The Government does not appear to have factored in spending pressures fully, and it faces some difficult choices. The measures needed to address climate objectives do not appear to be factored into official plans in full and could be sizeable. In addition, current spending increases in 2024 and 2025 do not appear to fully accommodate demographic and price pressures, falling short by €1.1 billion per year on average. This implies limited scope for additional spending without offsetting tax increases or spending reductions elsewhere.

Against this background, the Council assesses that:
  • The Government should stick to its National Spending Rule. This is warranted given the exceptionally tight labour market, high inflation, capacity constraints, and the risks related to tax receipts. The rule limits net spending growth to 5% each year so that permanent policy measures match trend growth rates and are broadly sustainable. Following the rule helps to stabilise activity in the economy and avoid fuelling further price pressures at a time of capacity constraints.
  • The Government needs to make choices between new tax and spending measures and how much it maintains existing spending. Under the rule, there is little space once the Stand-Still costs of maintaining existing policies are taken into account. Going beyond this, without offsetting tax increases or spending cuts, risks repeating the mistakes of the 2000s. It would mean using temporary revenues from corporation tax and an economy at full employment to finance permanent expansions. It also risks fuelling further price and wage increases, given how tight the labour market is. With capacity constraints, additional investment may not provide value for money. Instead, the Government should explore ways to alleviate capacity constraints, including through fiscal tightening elsewhere.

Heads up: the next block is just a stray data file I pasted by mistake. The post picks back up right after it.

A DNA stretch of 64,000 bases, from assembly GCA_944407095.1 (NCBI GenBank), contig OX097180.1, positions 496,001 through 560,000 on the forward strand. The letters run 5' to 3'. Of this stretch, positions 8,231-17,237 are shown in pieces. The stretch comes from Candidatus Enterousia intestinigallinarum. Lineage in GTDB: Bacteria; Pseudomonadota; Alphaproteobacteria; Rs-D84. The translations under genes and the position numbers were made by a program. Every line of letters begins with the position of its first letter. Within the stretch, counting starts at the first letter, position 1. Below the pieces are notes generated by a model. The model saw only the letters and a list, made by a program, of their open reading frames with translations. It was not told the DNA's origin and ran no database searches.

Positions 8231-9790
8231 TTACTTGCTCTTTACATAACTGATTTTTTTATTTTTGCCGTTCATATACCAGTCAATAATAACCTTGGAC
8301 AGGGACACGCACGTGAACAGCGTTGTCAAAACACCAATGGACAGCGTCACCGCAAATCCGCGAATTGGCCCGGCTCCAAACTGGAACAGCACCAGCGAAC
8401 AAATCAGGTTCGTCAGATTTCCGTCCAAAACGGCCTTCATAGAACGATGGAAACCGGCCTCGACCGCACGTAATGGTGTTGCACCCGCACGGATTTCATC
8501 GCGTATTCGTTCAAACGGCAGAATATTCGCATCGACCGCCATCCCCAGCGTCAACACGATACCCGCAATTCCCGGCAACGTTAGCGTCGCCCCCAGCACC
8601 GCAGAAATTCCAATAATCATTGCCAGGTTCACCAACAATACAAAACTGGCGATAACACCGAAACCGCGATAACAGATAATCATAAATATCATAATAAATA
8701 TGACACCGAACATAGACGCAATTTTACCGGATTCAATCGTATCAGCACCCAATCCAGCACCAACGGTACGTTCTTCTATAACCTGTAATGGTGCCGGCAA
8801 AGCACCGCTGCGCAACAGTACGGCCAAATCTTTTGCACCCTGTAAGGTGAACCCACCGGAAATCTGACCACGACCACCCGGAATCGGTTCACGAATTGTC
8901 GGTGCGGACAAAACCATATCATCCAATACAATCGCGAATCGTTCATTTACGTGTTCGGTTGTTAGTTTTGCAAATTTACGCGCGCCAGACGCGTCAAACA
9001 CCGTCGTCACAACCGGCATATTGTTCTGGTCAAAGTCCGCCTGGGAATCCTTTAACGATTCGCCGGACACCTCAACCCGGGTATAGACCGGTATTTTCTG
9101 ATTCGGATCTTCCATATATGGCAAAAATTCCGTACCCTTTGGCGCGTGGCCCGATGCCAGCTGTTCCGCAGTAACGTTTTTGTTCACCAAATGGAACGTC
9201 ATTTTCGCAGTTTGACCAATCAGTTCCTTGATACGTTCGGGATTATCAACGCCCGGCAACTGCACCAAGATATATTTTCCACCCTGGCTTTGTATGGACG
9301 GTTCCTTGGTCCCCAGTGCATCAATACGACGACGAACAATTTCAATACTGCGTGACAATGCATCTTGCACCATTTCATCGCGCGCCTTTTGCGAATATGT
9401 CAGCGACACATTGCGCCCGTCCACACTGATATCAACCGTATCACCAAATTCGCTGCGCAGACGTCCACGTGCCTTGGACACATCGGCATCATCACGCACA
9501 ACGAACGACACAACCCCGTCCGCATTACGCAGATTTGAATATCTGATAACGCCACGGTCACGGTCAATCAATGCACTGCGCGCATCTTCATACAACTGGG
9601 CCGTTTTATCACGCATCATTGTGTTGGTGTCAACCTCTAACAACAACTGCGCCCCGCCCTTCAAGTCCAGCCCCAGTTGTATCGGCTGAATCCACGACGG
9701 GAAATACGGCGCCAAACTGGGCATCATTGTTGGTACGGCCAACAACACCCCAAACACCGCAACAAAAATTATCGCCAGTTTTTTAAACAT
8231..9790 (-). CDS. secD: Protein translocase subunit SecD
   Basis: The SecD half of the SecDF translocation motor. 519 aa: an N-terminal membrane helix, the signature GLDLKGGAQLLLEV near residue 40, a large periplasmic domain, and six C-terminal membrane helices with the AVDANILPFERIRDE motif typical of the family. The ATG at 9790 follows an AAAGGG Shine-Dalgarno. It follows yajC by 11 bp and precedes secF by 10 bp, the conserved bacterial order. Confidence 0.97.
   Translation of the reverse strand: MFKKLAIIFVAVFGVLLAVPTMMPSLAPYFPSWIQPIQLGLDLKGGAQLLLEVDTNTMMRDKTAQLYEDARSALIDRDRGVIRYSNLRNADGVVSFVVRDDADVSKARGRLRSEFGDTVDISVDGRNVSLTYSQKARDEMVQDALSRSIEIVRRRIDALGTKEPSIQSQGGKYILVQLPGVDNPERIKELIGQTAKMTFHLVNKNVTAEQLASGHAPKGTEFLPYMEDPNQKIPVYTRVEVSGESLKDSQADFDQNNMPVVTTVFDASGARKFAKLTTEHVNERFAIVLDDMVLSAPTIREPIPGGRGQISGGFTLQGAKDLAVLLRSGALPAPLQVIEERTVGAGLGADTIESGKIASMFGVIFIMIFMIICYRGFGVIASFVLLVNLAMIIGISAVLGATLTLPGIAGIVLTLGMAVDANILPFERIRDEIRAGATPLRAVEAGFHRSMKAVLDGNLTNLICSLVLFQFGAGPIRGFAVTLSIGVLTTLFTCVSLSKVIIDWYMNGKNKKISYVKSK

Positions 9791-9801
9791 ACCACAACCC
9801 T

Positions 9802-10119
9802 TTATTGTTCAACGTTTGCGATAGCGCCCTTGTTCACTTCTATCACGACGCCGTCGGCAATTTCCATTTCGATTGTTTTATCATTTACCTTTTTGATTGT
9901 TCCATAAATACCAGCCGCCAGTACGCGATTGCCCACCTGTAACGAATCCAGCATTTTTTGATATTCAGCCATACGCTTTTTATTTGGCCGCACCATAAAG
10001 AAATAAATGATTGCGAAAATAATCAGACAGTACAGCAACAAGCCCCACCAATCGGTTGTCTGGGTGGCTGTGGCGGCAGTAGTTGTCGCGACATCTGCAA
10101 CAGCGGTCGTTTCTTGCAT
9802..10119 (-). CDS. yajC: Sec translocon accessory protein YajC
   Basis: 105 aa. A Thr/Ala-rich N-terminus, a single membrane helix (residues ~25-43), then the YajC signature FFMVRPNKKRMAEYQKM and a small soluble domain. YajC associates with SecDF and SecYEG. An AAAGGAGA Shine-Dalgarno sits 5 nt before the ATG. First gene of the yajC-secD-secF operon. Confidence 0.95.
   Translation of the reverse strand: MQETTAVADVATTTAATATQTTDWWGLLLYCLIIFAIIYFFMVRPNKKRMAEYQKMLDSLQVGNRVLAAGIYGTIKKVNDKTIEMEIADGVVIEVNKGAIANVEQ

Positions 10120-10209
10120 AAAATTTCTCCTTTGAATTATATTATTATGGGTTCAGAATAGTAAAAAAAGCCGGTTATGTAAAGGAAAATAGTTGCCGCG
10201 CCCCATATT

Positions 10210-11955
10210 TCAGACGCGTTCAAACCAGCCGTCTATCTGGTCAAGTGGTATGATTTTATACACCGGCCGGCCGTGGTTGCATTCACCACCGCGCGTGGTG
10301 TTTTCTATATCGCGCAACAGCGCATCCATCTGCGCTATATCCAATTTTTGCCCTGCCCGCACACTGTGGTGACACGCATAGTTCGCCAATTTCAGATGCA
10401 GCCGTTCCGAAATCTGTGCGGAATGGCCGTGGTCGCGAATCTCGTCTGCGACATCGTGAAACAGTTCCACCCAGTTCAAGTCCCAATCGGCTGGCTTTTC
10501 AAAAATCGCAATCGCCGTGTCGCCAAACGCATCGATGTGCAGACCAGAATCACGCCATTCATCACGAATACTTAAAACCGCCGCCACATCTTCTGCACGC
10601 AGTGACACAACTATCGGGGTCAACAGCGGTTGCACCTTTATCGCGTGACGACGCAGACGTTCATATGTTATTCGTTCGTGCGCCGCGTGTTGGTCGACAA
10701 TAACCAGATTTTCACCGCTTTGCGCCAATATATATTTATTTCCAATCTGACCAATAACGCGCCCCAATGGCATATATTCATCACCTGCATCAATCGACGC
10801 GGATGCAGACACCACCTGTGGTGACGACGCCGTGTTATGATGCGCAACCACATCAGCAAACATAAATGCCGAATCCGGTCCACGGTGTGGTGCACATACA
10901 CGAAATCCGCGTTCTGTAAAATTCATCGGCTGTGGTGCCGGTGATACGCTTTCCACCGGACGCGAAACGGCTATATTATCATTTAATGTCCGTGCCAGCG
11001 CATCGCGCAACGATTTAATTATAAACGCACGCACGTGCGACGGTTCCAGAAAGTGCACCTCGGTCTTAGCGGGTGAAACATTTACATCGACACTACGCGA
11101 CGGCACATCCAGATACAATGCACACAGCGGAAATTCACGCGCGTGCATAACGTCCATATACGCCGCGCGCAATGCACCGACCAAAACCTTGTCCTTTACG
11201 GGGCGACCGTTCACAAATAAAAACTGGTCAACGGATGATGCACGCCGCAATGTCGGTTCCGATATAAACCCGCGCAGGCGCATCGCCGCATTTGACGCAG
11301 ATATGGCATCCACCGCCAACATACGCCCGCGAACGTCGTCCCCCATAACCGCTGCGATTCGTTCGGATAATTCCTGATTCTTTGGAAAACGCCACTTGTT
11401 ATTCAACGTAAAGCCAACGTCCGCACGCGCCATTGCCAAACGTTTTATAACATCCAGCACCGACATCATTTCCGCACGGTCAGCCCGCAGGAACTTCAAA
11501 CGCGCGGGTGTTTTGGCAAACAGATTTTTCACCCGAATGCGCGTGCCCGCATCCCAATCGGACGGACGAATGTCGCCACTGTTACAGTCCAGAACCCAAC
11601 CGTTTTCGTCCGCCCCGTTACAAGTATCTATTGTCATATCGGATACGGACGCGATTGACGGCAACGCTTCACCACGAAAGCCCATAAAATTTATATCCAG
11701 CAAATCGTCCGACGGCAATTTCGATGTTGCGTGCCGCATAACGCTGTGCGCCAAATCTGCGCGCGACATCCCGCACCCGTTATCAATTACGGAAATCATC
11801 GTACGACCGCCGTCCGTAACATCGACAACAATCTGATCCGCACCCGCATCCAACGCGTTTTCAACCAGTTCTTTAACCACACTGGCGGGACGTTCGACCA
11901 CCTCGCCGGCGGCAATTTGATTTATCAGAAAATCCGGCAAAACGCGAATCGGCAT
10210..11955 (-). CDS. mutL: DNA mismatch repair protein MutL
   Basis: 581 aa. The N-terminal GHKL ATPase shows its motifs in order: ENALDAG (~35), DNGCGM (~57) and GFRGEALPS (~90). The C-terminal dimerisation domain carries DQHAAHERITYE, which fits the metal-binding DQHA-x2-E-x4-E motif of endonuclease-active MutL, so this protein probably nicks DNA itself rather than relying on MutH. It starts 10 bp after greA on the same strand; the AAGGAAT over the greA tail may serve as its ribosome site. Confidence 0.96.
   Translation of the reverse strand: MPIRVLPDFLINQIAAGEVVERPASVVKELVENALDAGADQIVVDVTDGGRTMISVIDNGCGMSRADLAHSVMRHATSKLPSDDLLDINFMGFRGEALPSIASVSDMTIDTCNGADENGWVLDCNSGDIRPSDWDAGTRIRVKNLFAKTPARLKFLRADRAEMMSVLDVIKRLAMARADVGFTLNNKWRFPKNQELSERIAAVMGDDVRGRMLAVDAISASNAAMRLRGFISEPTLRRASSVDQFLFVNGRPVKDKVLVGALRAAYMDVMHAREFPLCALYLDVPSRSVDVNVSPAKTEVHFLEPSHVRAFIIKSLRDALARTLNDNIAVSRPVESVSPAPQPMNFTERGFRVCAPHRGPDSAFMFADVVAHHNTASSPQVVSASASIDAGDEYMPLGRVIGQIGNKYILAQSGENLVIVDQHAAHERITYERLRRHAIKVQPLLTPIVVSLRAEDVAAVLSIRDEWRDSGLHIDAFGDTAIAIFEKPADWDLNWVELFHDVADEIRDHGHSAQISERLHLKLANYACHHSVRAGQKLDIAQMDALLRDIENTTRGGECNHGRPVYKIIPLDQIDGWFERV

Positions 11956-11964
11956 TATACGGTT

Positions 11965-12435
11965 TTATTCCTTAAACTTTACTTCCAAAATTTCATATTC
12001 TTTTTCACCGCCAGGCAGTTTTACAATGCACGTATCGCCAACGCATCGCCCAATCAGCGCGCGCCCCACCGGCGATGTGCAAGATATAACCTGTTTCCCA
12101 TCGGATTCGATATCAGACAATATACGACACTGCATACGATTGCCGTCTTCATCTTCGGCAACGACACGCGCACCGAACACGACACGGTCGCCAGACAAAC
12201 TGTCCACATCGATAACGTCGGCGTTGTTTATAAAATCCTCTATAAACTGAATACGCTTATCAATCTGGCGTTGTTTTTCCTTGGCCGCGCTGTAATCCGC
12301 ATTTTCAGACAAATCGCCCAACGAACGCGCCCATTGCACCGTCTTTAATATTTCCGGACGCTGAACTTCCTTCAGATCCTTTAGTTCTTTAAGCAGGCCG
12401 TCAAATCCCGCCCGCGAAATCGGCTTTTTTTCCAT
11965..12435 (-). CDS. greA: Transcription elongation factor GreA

• The Government has made important steps towards long-term planning, but further improvements are needed. The Council welcomes the Government extending its macroeconomic forecasts to 2030. However, the budgetary forecasts are only to 2026 — the minimum required. This makes it impossible to fully assess how sustainable the Government’s medium-term fiscal plans are. It comes at a time when ageing and climate change pressures are deepening. Lengthening the budgetary forecasts would help improve long-term planning in Ireland.
  • The Council welcomes proposals for a new national savings fund. This could represent a landmark reform. It would put excess corporation tax receipts to good use and reduce the need for tax increases or spending cuts to fund pension shortfalls in future years.
  • The Government should reinforce its National Spending Rule as a “first line of defence”. The Government’s National Spending Rule has proven to be a useful anchor. With Ireland likely to face less scrutiny under the new EU fiscal rules, the National Spending Rule takes on more importance as a local safeguard. It should be reinforced in several ways as outlined in a new Analytical Note (Casey and Cronin, 2023), including by putting it on a legislative basis, having a debt anchor, and widening it to capture general government spending.